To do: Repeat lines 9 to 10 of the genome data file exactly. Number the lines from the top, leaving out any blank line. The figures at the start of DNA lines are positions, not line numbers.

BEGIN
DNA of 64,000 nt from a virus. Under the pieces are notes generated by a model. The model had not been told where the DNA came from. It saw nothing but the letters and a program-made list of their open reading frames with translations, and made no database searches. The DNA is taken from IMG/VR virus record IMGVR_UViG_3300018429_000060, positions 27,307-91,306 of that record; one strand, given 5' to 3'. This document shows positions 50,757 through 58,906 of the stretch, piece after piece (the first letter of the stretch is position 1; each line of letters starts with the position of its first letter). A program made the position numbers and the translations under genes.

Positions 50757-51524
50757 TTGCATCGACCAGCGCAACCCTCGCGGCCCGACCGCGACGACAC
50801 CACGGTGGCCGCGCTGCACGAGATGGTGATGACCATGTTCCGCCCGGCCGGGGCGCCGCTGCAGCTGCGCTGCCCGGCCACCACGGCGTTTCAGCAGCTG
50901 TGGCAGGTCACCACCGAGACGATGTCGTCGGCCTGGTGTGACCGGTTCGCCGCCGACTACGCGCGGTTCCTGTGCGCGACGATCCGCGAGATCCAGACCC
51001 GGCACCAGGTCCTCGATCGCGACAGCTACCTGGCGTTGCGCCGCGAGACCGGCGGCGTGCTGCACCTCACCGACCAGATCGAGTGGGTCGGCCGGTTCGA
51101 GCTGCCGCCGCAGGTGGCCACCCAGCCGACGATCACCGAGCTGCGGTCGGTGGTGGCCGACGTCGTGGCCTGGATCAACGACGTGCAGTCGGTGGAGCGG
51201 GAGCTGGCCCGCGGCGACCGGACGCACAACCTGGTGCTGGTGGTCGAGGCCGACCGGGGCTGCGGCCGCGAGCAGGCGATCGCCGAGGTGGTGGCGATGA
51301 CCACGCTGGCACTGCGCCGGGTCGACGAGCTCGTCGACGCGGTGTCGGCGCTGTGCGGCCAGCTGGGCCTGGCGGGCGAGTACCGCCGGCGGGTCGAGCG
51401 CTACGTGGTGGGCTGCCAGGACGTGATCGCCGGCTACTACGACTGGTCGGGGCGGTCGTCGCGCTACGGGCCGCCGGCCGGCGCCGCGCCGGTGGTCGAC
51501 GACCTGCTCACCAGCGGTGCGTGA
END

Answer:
51301 CCACGCTGGCACTGCGCCGGGTCGACGAGCTCGTCGACGCGGTGTCGGCGCTGTGCGGCCAGCTGGGCCTGGCGGGCGAGTACCGCCGGCGGGTCGAGCG
51401 CTACGTGGTGGGCTGCCAGGACGTGATCGCCGGCTACTACGACTGGTCGGGGCGGTCGTCGCGCTACGGGCCGCCGGCCGGCGCCGCGCCGGTGGTCGAC